They come, bent over by broken dreams, but what they discover is a tomb broken open. Where they expect the certainty of death, they find instead, divine mystery, and the promise of something completely unexpected, unimaginable, unfathomable…..and as it so often happens to those who follow Jesus, all their assumptions and expectations are shattered. Their world is once again turned topsy turvy.

-An immovable rock has been moved.
-A sealed tomb stands empty.

-And Jesus is gone.

A messenger of God awaits with news of great joy. He says, “You are looking for Jesus of Nazareth, who was crucified. He has been raised; he is not here. Look, there is the place they laid him. But go, tell his disciples and Peter that he is going ahead of you to Galilee; there you will see him, just as he told you.”

But all these women know for certain, is that….Jesus is missing….

The rest is too much for their grief-filled and exhausted minds to take in! Jesus has gone on ahead?….Jesus is somehow loose in the world? Unable to process what is happening, “Terror seizes them, (we know, the amazement comes later,) but for now, they bolt!

“They fled from the tomb, and they said nothing to anyone, for they were afraid.”

Seized with terror they high-tail it and run away! Wouldn’t you? Tripping into the middle of divine mystery our “fight or flight” adrenal glands would absolutely kick into high gear…and we would be running right behind them. Terror first….Amazement and wonder comes later…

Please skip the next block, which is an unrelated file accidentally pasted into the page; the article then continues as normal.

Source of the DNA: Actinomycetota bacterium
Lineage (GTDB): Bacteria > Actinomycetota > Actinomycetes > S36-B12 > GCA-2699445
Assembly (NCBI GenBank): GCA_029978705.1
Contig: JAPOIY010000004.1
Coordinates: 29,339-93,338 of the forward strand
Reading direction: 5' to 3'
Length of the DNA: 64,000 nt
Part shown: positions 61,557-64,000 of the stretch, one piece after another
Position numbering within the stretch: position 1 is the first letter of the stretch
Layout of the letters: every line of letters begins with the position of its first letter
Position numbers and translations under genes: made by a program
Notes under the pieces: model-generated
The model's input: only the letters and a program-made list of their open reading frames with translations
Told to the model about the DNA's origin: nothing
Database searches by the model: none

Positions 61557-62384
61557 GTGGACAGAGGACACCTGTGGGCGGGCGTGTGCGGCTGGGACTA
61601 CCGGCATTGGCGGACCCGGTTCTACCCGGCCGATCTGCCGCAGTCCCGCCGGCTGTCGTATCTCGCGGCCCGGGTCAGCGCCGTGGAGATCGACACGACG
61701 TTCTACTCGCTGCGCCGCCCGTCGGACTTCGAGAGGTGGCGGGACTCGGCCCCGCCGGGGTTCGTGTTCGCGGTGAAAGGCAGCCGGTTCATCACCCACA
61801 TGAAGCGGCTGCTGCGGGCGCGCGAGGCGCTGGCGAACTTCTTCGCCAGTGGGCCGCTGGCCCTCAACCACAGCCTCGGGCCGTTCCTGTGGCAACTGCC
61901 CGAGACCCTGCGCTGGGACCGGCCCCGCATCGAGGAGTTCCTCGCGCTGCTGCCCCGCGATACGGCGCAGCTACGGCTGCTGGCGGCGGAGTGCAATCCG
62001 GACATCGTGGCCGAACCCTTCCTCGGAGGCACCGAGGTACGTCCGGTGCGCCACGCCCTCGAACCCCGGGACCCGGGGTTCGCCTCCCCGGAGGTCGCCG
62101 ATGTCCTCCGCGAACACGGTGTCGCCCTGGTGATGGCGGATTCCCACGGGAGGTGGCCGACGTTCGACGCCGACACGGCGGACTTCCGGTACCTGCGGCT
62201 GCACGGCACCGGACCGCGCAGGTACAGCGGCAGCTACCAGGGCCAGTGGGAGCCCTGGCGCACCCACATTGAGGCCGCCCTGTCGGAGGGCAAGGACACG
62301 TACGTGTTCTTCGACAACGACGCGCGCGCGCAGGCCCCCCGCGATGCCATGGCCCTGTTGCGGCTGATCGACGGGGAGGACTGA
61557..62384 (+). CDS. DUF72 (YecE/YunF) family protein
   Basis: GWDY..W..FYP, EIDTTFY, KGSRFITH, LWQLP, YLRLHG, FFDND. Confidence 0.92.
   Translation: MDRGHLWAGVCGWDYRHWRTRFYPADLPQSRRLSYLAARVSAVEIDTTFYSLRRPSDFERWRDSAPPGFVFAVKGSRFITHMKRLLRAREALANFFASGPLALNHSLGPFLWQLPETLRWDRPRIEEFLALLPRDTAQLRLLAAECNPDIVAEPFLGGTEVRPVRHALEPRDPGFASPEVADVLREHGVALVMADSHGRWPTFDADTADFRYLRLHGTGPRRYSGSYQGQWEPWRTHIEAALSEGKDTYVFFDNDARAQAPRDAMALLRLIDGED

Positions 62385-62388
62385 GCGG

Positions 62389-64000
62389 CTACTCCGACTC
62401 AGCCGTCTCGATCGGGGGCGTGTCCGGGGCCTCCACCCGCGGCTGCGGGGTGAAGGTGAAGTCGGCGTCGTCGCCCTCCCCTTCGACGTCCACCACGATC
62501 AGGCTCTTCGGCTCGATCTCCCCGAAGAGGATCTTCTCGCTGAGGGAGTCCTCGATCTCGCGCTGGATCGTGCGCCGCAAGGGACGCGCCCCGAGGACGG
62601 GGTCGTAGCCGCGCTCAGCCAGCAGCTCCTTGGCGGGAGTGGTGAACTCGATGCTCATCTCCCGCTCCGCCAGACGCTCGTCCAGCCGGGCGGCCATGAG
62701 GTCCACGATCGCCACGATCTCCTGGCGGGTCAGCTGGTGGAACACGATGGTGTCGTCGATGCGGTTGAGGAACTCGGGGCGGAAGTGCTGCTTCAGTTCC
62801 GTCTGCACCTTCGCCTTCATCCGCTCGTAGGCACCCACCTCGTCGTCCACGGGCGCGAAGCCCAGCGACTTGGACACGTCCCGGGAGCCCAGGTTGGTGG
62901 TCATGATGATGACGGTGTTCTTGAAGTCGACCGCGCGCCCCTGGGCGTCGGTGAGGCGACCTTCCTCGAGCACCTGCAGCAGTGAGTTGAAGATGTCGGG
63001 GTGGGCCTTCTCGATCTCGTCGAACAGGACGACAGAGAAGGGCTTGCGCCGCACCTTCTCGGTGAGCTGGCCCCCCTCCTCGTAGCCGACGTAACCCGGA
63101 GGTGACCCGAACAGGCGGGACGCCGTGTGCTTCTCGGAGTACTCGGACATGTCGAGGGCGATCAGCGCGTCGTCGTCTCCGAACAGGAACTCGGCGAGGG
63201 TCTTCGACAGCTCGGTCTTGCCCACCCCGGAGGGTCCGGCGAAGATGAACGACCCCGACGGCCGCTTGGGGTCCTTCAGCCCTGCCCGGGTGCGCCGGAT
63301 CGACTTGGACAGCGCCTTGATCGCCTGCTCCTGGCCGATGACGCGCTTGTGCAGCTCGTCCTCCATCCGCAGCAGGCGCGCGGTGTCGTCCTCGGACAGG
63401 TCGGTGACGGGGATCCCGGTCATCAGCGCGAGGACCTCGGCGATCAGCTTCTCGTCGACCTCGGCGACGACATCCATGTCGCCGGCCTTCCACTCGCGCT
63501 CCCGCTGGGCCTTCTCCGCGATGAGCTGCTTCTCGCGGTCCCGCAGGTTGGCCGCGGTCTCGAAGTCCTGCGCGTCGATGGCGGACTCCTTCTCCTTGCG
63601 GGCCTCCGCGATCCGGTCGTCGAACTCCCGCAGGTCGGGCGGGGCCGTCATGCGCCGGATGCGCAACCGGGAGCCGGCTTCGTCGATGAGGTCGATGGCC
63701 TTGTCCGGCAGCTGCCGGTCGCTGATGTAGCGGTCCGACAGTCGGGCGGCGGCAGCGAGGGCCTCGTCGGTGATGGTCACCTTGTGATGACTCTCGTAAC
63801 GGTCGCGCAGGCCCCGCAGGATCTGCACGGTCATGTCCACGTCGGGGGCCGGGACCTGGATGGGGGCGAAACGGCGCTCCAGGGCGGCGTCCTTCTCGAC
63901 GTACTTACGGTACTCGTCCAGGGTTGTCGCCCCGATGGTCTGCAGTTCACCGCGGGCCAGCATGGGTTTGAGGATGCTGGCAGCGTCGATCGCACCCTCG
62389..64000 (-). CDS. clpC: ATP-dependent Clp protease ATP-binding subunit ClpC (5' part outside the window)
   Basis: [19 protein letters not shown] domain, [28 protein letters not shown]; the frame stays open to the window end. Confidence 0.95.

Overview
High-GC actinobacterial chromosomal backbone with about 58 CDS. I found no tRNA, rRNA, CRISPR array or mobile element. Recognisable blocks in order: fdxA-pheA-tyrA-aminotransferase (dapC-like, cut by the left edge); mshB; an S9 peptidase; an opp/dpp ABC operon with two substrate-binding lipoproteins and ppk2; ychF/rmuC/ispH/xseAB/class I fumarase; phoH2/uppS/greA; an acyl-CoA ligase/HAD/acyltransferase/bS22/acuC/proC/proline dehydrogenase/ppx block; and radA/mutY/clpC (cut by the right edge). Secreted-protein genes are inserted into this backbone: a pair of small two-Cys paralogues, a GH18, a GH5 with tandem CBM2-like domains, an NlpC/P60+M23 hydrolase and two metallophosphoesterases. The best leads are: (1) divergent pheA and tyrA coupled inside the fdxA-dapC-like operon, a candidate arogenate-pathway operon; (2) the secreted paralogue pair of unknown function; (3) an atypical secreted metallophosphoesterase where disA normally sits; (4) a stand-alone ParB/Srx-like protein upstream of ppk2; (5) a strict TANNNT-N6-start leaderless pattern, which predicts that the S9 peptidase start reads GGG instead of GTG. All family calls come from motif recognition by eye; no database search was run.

The ending of Mark’s Gospel is disturbing and dissonant because it leaves us with a difficult choice…to flee in terror or to follow in faithful amazement. In order to follow, we must first believe that Jesus has risen and waits for us. We must first step out in faith, before we can meet up with Jesus where he is waiting.

That is Mark’s challenge for us today. To believe first and then we will see – to step out in faith with the belief that Jesus goes ahead of us. The choice is ours. Will we flee in terror? Or will we follow in amazement? Or like the disciples, with a lot of both?

The author “Morna D. Hooker calls Mark’s ending “theologically profound” because of the paradoxical promise to believe first, and then to see: “Mark insists that we must finish the story for ourselves, by setting out on the way of discipleship.” [Weekly seeds:”Now What”, Kathryn Matthews Huey]

What does it mean to imagine that Jesus is loose in the world waiting for us to show up? To come find him? To come running?

Mark teaches us to step out into the uncertainty of each day with the assurance that Jesus is waiting up ahead…We must step out in faith in order to discover Jesus is in the world.

There is a tacked on ending to some versions of Mark that was added some time after that first Gospel was written, In that epilogue, Jesus does meet with the disciples, and leaves them this final instruction: “Go into the world and proclaim the good news to the whole creation!”

We are called to run along behind Jesus and fly in the face of hatred, prejudice, and suffering wherever we find it…because that is where we will most certainly find Jesus.

We are called to step into each new day…filled with fear and trembling, terror AND amazement…we are to proclaim…”I believe….I follow….I witness…I have faith in the risen Christ!”